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Winding Oak's Bookology Magazine

Working with an Editor

“What’s it like to work with an editor?”is a question I often get from teachers, students, and aspiring authors and it’s one that takes some time to fully answer. In the best situations, an editor’s relationship to her author is like a coach’s relationship to an athlete: knowing her author’s personality, talent, and potential, she encourages her strengths, while tactfully pushing her toward improving on her weaknesses. When the relationship is working well, the writer feels supported, yet independent, and the editor trusts that the writer is carrying out her suggestions, moving the book toward their common goal of making it the very best it can possibly be.  

When I began my writing career in 1989, things were a lot different in our industry. Submissions were made through the regular mail. I wrote my drafts long-hand on legal pads and then typed them into a huge, monochrome-screened computer using MS-DOS. I spoke with editors in person and by phone about current and future projects. Publishers did all of the promotion for my books (self-promotion? author marketing? What was that?) and I reviewed and approved every book contract myself.

Those times are long gone … and with them, some of the pre-digital age advantages of really knowing your editor as an individual (and vice versa) and being able to concentrate almost exclusively on writing. But some things about the author-editor experience have not changed at all: editors are still, at least the ones that I have worked with, very dedicated to making good literature, extremely hard-working, and serve as an author’s #1 collaborator through the production process.

But they are also individuals. Although their roles at the various publishing houses (acquiring manuscripts, offering guidance to the author as he/she shapes the story, working with the art director to choose an illustrator or cover artist, shepherding the book through the production process, helping to plan marketing strategies) may be similar, their execution of that role can be very different. Even so, the most important aspect of a successful author-editor relationship is communication. Let’s say an editor (we’ll call her Susan) has acquired a picture book biography manuscript I’ve written. It’s 75% done—which is to say, it’s a full story that shows good potential, but it needs some reworking and some additional back matter material. Susan will go over the draft several times, marking it up and making suggestions that she feels will improve the final text. She will send it back to me (email these days) and I will read her comments and do my best to address the issues she has highlighted. Some of these issues might be large ones (“Can we make the little brother more of an active character in the narrative?”) and some are small ones (“I think we can delete this whole line—the art will show this.”)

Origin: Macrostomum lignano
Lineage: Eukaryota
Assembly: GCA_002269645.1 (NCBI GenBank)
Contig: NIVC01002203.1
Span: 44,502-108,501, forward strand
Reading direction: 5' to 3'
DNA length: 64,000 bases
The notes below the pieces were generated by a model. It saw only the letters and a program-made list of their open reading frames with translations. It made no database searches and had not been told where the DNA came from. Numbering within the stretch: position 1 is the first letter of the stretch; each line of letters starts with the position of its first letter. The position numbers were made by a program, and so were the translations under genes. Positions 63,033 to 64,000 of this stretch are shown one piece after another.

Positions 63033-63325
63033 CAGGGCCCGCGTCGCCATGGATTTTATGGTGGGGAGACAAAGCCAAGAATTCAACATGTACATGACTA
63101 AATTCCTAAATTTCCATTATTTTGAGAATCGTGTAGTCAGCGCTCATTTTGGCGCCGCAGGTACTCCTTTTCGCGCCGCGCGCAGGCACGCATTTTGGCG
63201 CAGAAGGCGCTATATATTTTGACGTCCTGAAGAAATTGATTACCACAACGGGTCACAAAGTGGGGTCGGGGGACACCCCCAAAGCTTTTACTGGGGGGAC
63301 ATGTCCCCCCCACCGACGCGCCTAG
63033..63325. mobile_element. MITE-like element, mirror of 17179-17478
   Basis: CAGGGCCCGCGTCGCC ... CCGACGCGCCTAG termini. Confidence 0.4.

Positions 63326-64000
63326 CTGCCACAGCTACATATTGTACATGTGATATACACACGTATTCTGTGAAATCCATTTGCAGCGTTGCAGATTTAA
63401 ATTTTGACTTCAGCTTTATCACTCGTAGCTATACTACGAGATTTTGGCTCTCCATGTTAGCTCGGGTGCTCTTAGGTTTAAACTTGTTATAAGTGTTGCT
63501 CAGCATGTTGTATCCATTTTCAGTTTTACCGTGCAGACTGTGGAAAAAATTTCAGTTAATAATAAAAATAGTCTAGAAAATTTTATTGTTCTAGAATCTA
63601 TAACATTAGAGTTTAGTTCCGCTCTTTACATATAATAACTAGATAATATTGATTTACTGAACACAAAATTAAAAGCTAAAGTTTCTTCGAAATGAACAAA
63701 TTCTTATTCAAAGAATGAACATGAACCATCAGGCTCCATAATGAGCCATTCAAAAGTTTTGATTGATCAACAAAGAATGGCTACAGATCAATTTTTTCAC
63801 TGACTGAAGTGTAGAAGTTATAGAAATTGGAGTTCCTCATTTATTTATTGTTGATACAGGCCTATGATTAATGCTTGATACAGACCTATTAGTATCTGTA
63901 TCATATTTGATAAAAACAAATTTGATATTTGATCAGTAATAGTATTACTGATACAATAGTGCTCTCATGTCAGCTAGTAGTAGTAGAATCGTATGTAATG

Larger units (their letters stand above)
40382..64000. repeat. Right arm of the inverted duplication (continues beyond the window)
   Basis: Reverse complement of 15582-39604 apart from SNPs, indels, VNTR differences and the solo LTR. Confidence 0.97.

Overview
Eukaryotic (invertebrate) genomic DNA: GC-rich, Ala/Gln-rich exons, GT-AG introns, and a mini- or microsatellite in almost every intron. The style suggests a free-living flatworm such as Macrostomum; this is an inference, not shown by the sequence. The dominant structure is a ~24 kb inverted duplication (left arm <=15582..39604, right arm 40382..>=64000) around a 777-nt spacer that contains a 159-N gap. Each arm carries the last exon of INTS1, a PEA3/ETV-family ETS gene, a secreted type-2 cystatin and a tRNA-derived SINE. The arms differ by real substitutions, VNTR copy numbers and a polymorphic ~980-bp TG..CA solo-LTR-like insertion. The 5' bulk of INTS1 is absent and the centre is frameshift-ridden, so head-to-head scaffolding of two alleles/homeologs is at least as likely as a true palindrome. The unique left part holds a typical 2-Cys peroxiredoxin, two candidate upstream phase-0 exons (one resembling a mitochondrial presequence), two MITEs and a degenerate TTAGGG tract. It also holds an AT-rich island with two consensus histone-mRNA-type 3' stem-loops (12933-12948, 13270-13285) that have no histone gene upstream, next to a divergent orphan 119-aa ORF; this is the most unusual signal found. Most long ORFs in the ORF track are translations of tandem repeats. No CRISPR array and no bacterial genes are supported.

The manuscript bounces back and forth between us a few, several, many times—depending on how much work it needs. The clarity of communication between editor and author is paramount: I cannot make the necessary changes to the story if I have no idea what the editor is suggesting. Most editors are very, very good at this; it’s the focus of their training and they take this part seriously. Once the manuscript has been “accepted and delivered” (i.e., it’s a final draft that’s ready to go into production, where it will increasingly look like a book …), there is usually a period wherein there is less communication as the text is being illustrated. Normally, there is little, if any, communication between the author and the illustrator (a fact that never fails to astound at school visits) unless the illustrator needs help finding an original source, photograph, or has an accuracy-related question.

At this point, a good editor will keep in touch periodically to update an author about his/her book’s progress and to reinforce the rhythm of their relationship. Even if it’s just a quick email every few weeks to check in, share any questions from the illustrator, or just to say “everything’s on track for our publication date.” Remember: a good author and a good editor usually make an excellent book—and like all relationships, personal and professional—both partners need to invest time and attention to it. If they don’t, then you can bet that author will be more than happy to look elsewhere with her next manuscript. This is not rocket science, obviously, but in my own experience—and especially now that digital communication has largely displaced in-person and phone communication—it’s the editor who lets his/her author know that “I have your back”; “I am taking good care of your manuscript here as we search for just the right artist”; “I’m spending time thinking about how we can best position this book for some extra sales”; “I’m in touch with illustrator John Smith, and all is going really well”; “I saw this new book XYZ and I think we may want to do something similar in yours regarding sidebars and author’s note”…it’s that kind of editor with whom the author will want to keep working.

Being an editor is a tough job—always has been and always will be. They work long hours, wear many hats, juggle more deadlines and projects than we can imagine. Yet all the good ones know that it’s clear and consistent communication that keeps the good authors coming back.

Editor reflecting

One Response to Working with an Editor

  1. Joyce Sidman February 10, 2018 at 8:01 am #

    Well said, Jen! It makes me sad that most editors today are being forced to do so many others things than edit, and the proliferation of email just makes their burden greater. I miss the days of phone calls!

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